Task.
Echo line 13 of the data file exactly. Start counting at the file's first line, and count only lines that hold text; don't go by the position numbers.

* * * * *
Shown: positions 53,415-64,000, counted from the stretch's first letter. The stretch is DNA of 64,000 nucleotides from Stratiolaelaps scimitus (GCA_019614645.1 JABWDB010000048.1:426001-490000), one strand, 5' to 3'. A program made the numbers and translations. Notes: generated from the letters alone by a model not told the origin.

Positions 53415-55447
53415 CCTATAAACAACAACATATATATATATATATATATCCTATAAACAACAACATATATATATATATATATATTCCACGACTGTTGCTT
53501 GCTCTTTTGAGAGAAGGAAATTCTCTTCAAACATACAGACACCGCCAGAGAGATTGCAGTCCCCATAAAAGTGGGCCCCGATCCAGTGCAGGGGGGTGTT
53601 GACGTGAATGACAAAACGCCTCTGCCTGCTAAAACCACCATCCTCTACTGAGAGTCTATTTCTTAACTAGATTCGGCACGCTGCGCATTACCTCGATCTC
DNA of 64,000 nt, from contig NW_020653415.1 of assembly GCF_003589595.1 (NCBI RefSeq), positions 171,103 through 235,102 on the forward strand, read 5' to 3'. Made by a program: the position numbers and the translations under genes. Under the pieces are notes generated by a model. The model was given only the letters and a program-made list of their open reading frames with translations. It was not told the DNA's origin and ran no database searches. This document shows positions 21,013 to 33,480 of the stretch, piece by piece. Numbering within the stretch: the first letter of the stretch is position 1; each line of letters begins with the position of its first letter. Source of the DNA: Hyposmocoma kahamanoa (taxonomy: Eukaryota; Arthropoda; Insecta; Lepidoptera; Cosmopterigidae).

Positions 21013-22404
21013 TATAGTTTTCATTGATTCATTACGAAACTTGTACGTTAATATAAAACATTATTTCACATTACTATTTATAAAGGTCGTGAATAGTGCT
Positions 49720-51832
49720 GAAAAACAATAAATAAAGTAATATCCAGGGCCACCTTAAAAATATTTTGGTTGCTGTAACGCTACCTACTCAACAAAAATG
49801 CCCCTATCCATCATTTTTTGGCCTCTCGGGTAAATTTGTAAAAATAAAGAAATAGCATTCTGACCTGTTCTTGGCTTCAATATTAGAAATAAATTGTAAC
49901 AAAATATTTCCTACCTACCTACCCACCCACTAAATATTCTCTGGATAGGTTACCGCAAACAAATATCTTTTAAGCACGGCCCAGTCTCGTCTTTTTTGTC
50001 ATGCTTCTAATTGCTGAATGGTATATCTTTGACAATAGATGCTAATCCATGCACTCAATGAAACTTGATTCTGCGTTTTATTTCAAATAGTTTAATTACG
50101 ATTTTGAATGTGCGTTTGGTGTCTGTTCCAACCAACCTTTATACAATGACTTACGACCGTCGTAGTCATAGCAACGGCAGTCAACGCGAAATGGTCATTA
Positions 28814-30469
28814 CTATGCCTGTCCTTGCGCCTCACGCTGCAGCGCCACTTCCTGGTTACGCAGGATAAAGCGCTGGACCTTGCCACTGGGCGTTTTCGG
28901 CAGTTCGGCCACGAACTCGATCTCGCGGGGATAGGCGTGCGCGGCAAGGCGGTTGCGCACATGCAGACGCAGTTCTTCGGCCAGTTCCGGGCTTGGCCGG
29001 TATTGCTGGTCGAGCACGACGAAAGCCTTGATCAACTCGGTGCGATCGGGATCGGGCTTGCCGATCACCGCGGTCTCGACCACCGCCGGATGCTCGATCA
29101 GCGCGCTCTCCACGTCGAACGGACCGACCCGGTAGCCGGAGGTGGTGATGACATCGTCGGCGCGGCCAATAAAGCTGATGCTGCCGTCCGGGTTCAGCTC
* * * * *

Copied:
50001 ATGCTTCTAATTGCTGAATGGTATATCTTTGACAATAGATGCTAATCCATGCACTCAATGAAACTTGATTCTGCGTTTTATTTCAAATAGTTTAATTACG